The other regulation mandates that at least half of all U.S. food aid be carried on U.S.-flag vessels, known as the Cargo Preference for Food Aid (CPFA). The Government Accountability Office (GAO) studied the effects of the CPFA, and found that the costs were significant. Overall, the GAO estimated that the CFPA increased costs of shipping by 23 percent between 2011 and 2014, making up over $107 million of the total $456 million cost.
This time, the original intent behind the rule was based on national security concerns rather than economic ones. Lawmakers intended to use the food aid program to subsidize a merchant marine that could be called upon in times of war. Yet again, the organization that the regulation is intended to benefit, the Department of Defense, supports reform. The vast majority of U.S. vessels carrying food aid do not meet minimum standards for reform, and the DoD has stated that elimination of the regulation would not impact America’s maritime readiness in the case of war.
It is an unfortunate fact that as much as 60 percent of the food aid budget is spent on items that have nothing to do with food — such as transportation costs for the American food that we’re sending halfway around the world on more expensive American ships. And it’s why simple reform, such as the bipartisan Food for Peace Reform Act of 2018, would free up nearly $300 million simply by reducing the requirement for U.S.-sourced food to 25 percent.
It’s rare that cronyism is so egregious and outdated that its beneficiaries support reform. When they do, lawmakers should take the hint, and support reform as well.
MILWAUKEE — A new “Fetal Concerns Center” opens Monday, June 4 at Children’s Hospital of Wisconsin, and it’ll serve women with high-risk pregnancies. “One of the biggest benefits of having this space and this ability is that it puts all the …
Facebook gave 60+ device makers, including Apple, Amazon, and Samsung, deeper access to users’ personal info than previously known, through private APIs – The company formed data-sharing partnerships with Apple, Samsung and dozens of other device makers, raising new concerns about its privacy protections. Facebook says device-integrated APIs allowed vendors to recreate Facebook-like experiences, were governed by strict contracts, and are being faded out – The New York Times has today written a long piece about our device-integrated APIs – software we launched 10 years ago to help get Facebook onto mobile devices.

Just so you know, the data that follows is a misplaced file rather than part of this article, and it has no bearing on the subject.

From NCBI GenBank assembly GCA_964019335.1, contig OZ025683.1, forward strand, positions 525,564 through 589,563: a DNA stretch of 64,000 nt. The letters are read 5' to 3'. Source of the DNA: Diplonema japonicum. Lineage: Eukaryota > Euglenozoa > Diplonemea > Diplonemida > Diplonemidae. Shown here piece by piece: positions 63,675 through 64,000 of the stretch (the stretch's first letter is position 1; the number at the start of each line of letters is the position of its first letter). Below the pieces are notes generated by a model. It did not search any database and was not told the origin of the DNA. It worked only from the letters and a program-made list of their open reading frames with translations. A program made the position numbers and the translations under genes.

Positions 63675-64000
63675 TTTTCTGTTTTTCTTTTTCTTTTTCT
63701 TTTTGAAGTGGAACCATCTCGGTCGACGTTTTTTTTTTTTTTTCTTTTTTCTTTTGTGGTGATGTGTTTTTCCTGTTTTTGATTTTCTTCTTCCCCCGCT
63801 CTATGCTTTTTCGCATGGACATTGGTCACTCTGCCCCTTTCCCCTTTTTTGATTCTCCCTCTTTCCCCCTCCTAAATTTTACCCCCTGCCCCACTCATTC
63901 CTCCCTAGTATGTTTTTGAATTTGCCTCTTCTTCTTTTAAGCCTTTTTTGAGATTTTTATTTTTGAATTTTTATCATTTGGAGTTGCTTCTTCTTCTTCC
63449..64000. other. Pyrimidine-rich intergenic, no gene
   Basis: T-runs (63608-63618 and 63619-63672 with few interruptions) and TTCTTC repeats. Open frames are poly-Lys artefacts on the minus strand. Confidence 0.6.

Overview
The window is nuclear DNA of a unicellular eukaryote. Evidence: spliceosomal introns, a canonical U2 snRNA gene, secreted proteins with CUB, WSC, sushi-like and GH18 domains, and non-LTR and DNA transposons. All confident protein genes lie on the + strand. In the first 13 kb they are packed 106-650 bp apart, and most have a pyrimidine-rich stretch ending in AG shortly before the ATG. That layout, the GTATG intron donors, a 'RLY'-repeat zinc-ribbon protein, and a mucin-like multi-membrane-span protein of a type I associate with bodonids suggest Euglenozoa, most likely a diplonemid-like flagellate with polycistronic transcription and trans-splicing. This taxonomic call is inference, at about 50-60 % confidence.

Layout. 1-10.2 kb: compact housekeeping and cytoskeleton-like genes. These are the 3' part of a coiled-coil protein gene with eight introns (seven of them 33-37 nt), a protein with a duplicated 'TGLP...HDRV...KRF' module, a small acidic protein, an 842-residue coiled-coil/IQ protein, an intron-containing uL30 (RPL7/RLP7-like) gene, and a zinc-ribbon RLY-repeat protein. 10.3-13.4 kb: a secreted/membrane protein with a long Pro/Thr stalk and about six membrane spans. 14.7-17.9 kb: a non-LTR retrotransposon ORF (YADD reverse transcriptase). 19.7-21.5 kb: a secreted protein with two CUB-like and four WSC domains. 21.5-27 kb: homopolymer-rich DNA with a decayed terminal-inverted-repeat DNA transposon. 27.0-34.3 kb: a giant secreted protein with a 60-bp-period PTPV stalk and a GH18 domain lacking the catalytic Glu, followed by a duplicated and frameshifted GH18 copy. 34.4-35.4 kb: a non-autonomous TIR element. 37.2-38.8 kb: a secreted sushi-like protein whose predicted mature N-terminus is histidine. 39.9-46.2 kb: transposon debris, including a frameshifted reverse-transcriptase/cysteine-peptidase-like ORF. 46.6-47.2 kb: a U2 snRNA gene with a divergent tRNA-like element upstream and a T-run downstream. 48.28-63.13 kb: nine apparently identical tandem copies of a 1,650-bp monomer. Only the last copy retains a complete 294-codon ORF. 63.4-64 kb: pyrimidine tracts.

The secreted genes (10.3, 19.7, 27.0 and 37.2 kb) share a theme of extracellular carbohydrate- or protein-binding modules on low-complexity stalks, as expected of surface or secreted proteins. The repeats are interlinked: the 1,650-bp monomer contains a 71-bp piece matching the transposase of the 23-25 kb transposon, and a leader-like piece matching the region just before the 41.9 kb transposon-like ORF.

The company formed data-sharing partnerships with Apple, Samsung and dozens of other device makers, raising new concerns about its privacy protections. As Facebook sought to become the worlds dominant social media service, it struck agreements allowing phone and other device makers access to vast amounts of its users personal information. Facebook has reached data-sharing partnerships with at least 60 device makers including Apple, Amazon, BlackBerry, Microsoft and Samsung over the last decade, starting before Facebook apps were widely available on smartphones, company officials said. The deals allowed Facebook to expand its reach and let device makers offer customers…
The Big Pharma giant Bayer has just won approval from the US Justice Department for the $62.5 billion dollar takeover of the agrichemical behemoth Monsanto. The deal, which was solidified on Tuesday, has many people on edge knowing that Bayer, a company with a sordid history of corruption is merging with Monsanto, the company who has made an empire with its pesticide, herbicide, and genetically-engineered seed empire. As DW reports, as part of Bayer’s agreement with US antitrust enforcers, the German firm will be required to divest some $9 billion in assets. Regulators said they directed Bayer to sell off its entire cotton, canola, soybean and vegetable seeds businesses, as well as its digital farming business. It will also sell its Liberty herbicide, which competes directly with Monsanto’s product RoundUp. Prior to this sell off of assets, government regulators voiced their fears that the merger of these two companies would hamper competition and be a detriment to both farmers and consumers. Although Bayer’s asset sales were the largest divestiture ever required by the United States, some concerns over this monopoly are still alive, and rightfully so. Though Bayer established its reputation for the invention of aspirin, a more nefarious incident involving an HIV-contaminated drug to be administered to children suffering from hemophilia proved the corporation’s practices aren’t as noble as it would have the public believe.